I think you will have hard time keeping up the volume if NOT on the larger pex size. Doug

way2roll

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Posted: 06/02/22 11:39am Link  |  Quote  |  Print  |  Notify Moderator

I see power wash companies all the time around here with water tanks on trailers. I don't know for sure but I would think they are gravity fed. Similar principal as the OP's question. The RV onboard tank with LPD would be the same as the tank on the trailers for commercial PW companies.

I have an electric power washer at home and use the garden hose under pressure. Maybe the cheap ones like I have require more PSI.


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2112

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Posted: 06/02/22 12:19pm Link  |  Quote  |  Print  |  Notify Moderator

I sometimes open my low point drains while on shore water to flush the lines and quite a bit of water comes shooting out.

Is it 2 gal/min? Don't know

Missionstreet

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Posted: 06/02/22 12:52pm Link  |  Quote  |  Print  |  Notify Moderator

I'm using a gas washer that runs just south of 3gpm.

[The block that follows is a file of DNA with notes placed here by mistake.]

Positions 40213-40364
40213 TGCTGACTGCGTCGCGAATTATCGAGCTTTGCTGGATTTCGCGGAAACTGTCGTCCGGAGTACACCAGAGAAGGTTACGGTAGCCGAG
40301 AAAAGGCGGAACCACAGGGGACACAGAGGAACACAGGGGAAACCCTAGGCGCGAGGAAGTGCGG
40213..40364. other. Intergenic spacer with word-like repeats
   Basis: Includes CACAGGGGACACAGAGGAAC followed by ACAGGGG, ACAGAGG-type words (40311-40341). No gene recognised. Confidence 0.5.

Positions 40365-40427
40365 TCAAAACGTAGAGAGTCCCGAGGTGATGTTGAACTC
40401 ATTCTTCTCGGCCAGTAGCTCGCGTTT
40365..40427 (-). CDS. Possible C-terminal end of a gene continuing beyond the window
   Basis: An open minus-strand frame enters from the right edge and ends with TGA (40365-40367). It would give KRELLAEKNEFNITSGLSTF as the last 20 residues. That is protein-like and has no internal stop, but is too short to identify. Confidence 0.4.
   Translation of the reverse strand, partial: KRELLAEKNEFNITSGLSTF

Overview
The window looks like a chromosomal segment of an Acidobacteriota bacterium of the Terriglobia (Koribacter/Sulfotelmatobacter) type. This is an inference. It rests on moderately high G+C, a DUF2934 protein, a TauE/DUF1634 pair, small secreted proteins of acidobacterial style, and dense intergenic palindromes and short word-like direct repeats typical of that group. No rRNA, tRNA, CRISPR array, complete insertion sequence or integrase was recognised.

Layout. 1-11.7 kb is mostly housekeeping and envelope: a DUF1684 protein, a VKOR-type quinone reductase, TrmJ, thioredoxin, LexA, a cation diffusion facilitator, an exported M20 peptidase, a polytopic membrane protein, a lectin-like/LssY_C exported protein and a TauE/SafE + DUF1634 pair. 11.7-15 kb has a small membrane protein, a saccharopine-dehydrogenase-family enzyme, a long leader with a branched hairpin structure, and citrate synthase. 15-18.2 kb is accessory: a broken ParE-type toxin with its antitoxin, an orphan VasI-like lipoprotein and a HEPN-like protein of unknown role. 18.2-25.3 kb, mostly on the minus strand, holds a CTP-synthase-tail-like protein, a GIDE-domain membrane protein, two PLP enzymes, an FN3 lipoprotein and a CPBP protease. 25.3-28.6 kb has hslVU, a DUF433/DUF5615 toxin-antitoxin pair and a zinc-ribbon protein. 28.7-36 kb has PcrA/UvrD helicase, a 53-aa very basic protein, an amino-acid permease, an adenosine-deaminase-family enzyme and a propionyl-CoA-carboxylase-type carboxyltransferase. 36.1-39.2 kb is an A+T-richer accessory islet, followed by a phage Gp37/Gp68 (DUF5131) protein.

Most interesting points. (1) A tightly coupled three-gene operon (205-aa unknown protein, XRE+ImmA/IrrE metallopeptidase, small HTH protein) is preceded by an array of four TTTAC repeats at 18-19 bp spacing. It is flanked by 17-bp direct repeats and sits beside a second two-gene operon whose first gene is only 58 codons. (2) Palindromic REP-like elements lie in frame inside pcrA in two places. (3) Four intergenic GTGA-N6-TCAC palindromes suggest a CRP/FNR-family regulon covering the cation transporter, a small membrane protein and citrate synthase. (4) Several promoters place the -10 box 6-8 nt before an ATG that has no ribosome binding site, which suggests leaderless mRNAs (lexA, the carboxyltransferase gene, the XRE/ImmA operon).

I'd NOT be relying on gravity feed and would be running the water pump.

I just replaced the city rv water connection so I'd rather not fool with that.

Grit dog

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Posted: 06/02/22 02:38pm Link  |  Quote  |  Print  |  Notify Moderator

2112 wrote:

A consumer grade pressure washer uses very little water flow. About a gallon/minute.

With that said, I interpret your question as you have shore water pressure and want to tap off the cold low point drain as a matter of convenience. If so, I'm confident you would get enough water pressure and flow to stay up with the washer.

Try it and let us know how well it works.


Good point on where the drain is. I was presuming low point tank drain. Although the OP did not specify. Didn't specify the gpm requirement of his pressure washer though either, so??
If a pressure line, then with water pressure from the pump or city connection will be sufficient.

That said, just try it real quick. If a gravity line provides enough water, you'll know it. If it doesn't, you'll know it.

And the pontification is strong here, considering the OP could have stuck the pex fitting on in about the same time it takes to walk inside, fire up the electronic device and ask the question. No?


And to these points, this is easy to figure out. Know the gpm of your pressure washer and measure the flow of your source. Turn on, fill a milk jug, that's your gallon/however many minutes or fractions of a minute it takes to fill.

Missionstreet

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Posted: 06/02/22 03:47pm Link  |  Quote  |  Print  |  Notify Moderator

Come to think of it I don't believe that the ball valve on my backyard spigot is even full width of the connecting pipe inside when wide open

* This post was edited 06/02/22 05:31pm by Missionstreet *